The story of the sale of the the burial plot above Marilyn Monroe made headlines years ago, but interest in the story has surfaced again.
Richard Poncher’s final wish was to be buried with Monroe, and he spent 23 years in the vault above the star. His widow, however, decided to sell the unit, putting it up for auction on eBay with the winning bid coming in at more than $4.6 million. There were more than 20 offers made on the plot at the Westwood Village Memorial Park in Los Angeles.
She told the Los Angeles Times at the time: “I can’t be more honest than that. I want to leave it free and clear for my kids.”
Other famous people resting at the Westood Village Memorial Park include Natalie Wood, Dean Martin, Truman Capote, Roy Orbison, and Farrah Fawcett.
At the time, Poncher’s widow listed the vault on eBay with the enticing headline: “Spend eternity directly above Marilyn Monroe.” Poncher’s remains were moved to a nearby plot to make room for the new owner. But the new owner still remains anonymous. All we know are the initials are OS, which means now Hugh Hefner will be buried next to someone he has no connection to.
He had bought the crypt from Joe DiMaggio when he and Monroe divorced and while Poncher wasn’t a fan of the Hollywood legend when he bought it, the idea of being buried there grew on him.
The man had told his wife: “If I croak, if you don’t put me upside down over Marilyn, I’ll haunt you for the rest of my life.”
While she honored his wishes, it remains to be seen if he will now indeed haunt her for putting the plot up for sale and moving him. The woman used the auction money to pay off the mortgage on her Beverly Hills home.
The story is making headlines again because Hugh Hefner just passed away. He had purchased the vault next to Monroe’s in 1992 for $75,000.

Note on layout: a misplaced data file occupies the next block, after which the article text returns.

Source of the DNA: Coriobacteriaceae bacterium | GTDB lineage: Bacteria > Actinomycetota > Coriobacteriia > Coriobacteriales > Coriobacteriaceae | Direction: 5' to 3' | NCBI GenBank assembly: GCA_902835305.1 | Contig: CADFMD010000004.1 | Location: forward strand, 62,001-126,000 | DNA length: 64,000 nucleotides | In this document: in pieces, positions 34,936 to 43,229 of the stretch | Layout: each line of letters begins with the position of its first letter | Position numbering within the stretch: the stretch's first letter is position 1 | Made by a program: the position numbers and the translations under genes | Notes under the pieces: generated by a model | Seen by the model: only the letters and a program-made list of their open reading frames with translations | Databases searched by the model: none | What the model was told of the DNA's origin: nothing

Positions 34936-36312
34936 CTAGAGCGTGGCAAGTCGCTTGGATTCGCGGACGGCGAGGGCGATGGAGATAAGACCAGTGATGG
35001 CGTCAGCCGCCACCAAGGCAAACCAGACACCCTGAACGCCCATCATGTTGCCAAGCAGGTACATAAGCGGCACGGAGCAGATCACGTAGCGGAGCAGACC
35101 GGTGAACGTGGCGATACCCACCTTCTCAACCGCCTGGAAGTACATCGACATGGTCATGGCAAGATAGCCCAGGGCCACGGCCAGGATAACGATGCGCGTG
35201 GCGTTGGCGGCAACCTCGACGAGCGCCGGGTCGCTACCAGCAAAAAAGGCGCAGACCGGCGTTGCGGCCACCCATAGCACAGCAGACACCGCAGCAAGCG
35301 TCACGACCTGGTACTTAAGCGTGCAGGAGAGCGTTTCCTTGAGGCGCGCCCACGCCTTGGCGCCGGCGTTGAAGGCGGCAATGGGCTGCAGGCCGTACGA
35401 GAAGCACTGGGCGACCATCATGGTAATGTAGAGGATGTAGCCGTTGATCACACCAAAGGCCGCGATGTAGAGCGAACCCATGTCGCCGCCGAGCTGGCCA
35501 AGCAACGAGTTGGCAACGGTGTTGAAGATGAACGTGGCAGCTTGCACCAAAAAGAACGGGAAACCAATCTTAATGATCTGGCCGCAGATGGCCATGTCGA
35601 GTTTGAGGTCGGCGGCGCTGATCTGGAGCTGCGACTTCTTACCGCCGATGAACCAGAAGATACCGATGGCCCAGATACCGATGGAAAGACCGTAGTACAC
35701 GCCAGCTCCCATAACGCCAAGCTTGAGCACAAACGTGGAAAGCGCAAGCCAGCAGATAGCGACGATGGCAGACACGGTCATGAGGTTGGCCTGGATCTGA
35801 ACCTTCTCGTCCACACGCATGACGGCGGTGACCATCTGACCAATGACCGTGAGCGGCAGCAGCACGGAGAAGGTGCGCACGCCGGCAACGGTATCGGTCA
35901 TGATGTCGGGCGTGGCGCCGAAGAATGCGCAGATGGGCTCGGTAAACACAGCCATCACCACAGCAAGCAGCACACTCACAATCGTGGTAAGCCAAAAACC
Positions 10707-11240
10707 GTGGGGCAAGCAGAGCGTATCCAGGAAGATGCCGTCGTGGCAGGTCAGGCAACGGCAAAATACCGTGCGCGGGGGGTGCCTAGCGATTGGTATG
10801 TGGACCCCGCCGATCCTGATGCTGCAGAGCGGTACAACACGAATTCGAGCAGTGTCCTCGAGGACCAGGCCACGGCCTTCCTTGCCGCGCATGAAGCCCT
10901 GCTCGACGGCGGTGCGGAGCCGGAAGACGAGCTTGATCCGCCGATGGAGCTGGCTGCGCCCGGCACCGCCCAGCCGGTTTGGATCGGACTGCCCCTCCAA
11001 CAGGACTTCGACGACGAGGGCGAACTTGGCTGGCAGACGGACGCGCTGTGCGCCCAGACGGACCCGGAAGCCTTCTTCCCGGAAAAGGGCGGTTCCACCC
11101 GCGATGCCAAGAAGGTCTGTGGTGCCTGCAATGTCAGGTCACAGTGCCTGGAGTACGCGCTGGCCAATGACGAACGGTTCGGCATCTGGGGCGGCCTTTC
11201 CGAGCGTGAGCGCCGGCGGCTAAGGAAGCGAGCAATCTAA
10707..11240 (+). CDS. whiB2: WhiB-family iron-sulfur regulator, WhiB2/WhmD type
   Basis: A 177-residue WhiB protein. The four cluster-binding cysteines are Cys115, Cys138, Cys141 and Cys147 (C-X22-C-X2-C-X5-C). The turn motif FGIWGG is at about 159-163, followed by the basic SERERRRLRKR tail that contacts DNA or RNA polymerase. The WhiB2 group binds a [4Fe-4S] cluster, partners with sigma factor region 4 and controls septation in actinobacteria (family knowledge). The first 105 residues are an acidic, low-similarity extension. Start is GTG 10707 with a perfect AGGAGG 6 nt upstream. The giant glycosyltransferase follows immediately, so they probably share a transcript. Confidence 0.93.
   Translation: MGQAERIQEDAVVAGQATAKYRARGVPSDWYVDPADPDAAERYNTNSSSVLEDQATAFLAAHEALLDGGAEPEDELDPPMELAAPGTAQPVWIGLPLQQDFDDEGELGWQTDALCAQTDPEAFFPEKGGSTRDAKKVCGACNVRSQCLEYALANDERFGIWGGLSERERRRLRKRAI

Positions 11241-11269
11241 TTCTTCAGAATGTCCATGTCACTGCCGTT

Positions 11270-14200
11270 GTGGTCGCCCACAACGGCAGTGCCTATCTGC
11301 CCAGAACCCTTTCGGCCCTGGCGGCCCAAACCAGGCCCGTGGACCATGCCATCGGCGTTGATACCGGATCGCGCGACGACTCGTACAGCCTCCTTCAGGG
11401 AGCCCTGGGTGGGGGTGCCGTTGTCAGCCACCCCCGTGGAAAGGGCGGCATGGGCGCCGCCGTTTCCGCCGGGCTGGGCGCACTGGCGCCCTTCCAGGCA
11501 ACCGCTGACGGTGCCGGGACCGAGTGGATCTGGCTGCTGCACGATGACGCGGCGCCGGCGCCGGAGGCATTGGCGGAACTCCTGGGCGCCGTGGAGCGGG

In 2000, Hefner told the New York Daily News: “Jay Leno suggested that if I was going to spend that kind of money, I should actually be on top of her.”
He added, “But to me, there’s something rather poetic in the fact that we’ll be buried in the same place. And that cemetery also has other meanings and connections for me. Friends like Buddy Rich and Mel Torme are buried there. So is Dorothy Stratten.”
In 2012, he had said that he had a “double connection” with Monroe, since she was born the same year as him and was also the first person to grace the cover of the first issue of Playboy magazine in 1953.
He noted: “She is without question the definitive sex icon of our time. There’s something unique when an iconic legendary figure is more famous 50 years after her death than at the height of her career.”
Hefner’s son, Cooper, who is chief creative officer at Playboy Enterprises, issued the following statement: “My father lived an exceptional and impactful life as a media and cultural pioneer and a leading voice behind some of the most significant social and cultural movements of our time in advocating free speech, civil rights and sexual freedom.”
He added: “He defined a lifestyle and ethos that lie at the heart of the Playboy brand, one of the most recognizable and enduring in history.”